The Supreme Court of the United States (SCOTUS) has declined a challenge from opponents to a Texas law which is intended to prevent abortion after a heartbeat is detected. This is one of the most aggressive anti-abortion laws which has been enacted since Roe v. Wade and Democrats have been equally aggressive in attempting to stop it. By refusing to rule on the legislation the Supreme Court has now allowed the law to go into effect in Texas.
SCOTUS rejects abortion case
This is the first time such a “heartbeat bill” has been allowed to go into effect in any state without being rejected by a court citing Roe v. Wade.
Along with SCOTUS, a lower federal court also refused to strike down the controversial anti-abortion legislation, a major change compared to previous efforts.
The refusal is technically due to the fact that the Texas law is cleverly designed to specifically prevent defeat in a preemptive legal challenge. It seems to have worked.
The legislation does not allow the state government to bring criminal charges against individuals who are providing abortions to Texas residents.
Instead, the law allows private citizens to bring civil suits against abortion providers or anyone else who assists a person seeking an abortion after the new legal limit.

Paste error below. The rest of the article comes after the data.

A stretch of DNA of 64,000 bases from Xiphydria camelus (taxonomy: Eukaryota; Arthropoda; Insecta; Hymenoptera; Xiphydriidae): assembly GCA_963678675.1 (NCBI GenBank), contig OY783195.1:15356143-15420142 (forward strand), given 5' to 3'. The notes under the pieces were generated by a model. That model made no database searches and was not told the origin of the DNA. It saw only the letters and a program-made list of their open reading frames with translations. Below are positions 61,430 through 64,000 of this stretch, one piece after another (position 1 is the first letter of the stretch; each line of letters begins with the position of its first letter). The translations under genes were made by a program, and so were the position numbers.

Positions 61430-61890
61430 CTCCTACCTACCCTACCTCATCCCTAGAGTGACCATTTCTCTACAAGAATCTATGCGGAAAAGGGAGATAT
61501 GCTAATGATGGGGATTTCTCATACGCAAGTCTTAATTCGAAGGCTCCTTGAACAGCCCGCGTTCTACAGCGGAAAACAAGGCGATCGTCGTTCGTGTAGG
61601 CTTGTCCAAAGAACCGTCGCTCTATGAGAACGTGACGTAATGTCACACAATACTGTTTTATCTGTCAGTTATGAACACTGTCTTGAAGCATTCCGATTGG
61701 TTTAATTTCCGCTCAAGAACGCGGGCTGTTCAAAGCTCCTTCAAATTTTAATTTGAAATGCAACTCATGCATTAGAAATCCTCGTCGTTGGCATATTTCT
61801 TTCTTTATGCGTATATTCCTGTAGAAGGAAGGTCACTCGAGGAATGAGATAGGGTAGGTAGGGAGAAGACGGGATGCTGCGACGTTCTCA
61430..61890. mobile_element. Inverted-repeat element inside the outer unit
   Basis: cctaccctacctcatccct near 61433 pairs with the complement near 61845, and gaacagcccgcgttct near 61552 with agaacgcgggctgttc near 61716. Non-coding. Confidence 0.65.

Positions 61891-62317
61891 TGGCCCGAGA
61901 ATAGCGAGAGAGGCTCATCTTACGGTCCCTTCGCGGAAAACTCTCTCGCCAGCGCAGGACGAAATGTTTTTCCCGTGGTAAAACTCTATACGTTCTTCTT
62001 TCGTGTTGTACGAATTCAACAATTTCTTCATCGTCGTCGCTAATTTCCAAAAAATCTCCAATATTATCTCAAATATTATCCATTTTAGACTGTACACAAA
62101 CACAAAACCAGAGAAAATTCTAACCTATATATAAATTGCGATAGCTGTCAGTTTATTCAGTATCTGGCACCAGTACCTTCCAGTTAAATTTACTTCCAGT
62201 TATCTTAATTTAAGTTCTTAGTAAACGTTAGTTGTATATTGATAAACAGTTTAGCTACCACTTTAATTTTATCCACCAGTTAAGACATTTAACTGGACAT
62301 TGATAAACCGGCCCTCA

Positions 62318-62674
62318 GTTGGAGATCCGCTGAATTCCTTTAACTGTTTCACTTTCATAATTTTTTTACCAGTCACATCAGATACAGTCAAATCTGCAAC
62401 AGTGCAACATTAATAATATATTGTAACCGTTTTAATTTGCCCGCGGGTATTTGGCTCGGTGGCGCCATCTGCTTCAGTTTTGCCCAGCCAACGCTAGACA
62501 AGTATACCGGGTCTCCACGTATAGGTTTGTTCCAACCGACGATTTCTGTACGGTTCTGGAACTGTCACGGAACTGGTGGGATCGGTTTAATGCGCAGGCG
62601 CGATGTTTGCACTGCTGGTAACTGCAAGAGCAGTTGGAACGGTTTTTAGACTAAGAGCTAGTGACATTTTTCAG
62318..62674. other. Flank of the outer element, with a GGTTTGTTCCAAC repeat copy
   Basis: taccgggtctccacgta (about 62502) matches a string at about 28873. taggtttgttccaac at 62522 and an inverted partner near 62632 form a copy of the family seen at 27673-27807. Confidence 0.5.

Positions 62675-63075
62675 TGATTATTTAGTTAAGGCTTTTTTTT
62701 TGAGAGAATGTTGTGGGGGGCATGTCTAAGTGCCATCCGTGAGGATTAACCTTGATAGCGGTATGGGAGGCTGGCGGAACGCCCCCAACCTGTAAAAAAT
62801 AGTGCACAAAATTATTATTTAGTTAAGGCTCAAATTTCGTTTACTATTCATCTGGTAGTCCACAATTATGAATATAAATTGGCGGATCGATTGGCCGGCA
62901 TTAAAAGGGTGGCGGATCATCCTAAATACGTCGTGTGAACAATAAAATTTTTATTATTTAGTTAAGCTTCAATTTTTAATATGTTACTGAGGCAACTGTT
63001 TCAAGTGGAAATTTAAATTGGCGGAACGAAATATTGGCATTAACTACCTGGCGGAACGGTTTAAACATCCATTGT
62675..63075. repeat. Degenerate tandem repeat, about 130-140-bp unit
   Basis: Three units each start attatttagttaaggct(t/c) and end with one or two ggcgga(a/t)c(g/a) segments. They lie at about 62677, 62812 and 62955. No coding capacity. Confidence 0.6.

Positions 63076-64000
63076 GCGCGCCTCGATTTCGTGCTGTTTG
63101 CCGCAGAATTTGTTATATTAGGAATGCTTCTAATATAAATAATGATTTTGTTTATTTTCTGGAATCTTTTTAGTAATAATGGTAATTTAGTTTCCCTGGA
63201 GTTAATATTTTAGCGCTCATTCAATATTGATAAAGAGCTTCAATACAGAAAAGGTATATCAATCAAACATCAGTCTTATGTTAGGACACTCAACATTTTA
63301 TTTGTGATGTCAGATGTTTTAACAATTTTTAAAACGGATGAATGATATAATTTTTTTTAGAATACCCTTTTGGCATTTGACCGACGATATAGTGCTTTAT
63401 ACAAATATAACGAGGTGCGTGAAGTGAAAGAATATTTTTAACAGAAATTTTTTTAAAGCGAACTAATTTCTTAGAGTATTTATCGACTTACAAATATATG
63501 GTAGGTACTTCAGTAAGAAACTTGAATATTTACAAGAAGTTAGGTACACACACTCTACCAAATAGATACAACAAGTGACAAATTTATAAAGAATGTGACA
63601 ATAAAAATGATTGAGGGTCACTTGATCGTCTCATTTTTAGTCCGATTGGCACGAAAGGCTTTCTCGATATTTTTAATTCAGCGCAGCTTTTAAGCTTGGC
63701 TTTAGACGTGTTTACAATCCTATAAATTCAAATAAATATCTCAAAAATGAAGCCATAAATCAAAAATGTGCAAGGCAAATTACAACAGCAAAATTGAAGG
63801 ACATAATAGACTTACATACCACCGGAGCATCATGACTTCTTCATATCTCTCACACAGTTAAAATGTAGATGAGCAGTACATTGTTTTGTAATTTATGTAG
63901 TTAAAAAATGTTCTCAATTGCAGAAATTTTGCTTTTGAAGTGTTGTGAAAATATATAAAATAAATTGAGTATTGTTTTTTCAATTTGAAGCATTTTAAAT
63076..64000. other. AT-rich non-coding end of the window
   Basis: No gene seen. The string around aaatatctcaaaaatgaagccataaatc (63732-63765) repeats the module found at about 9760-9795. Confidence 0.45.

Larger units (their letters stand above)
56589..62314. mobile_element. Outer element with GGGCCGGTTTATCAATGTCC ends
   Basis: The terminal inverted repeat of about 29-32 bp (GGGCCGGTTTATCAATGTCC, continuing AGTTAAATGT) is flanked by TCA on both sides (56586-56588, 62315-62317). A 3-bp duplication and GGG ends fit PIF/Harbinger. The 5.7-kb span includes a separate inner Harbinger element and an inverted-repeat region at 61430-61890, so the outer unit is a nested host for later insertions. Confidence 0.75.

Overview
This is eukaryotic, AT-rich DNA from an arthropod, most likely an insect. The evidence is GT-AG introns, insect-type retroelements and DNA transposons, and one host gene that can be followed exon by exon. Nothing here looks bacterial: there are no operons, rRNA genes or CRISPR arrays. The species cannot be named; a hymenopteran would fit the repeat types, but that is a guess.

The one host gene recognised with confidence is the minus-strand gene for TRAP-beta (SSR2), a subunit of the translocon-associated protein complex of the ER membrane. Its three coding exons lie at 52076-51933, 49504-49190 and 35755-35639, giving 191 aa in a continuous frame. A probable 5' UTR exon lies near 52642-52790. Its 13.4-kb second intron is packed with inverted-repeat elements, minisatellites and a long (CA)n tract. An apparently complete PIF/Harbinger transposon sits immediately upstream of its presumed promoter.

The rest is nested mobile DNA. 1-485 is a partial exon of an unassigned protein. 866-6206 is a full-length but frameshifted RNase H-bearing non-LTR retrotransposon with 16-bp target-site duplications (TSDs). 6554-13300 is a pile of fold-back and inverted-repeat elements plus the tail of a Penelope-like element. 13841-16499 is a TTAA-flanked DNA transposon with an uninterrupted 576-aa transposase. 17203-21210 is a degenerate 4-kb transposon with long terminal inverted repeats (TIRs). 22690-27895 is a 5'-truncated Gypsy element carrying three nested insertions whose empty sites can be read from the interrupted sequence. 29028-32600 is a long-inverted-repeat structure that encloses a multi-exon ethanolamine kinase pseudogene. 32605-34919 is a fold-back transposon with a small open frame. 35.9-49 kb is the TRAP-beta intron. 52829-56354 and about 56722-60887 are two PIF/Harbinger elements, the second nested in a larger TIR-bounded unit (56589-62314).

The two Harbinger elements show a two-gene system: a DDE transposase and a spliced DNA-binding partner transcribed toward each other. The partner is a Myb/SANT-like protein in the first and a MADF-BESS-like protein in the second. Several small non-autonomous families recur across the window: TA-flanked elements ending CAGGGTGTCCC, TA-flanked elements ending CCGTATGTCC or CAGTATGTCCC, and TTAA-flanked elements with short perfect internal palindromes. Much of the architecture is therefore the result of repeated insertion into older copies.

Patients themselves cannot be sued under the new legislation but citizens from anywhere in the country will be rewarded by the state for suing those who enable abortions.
A new legal strategy
Plaintiffs are eligible to receive $10,000 and to have their legal fees paid for by the state if they win a case against a valid target.
Texas is effectively employing a legal bounty hunting method to enforce its heartbeat bill using a method which SCOTUS or other federal courts are not yet able to intervene against.
Chief Justice John Roberts sided with the liberal justices in a 5-4 decision to not rule on the case. This ruling does not technically imply any legal opinion from the court but conclusions are already being made.
The justices are already planning to hear a challenge to a Mississippi law which restricts abortion. This will be an even more significant moment as it will involve a definitive ruling on abortion, a subject which the court rarely approaches.
Many Democrats are convinced that the majority conservative SCOTUS is already arranging a dismantling of Roe v. Wade, an idea which inspires some hysterical rhetoric.
Now that the preemptive legal challenge has failed decisively other state governments under Republican control will likely be quick to adopt similar methods to those now being used in Texas to limit abortions.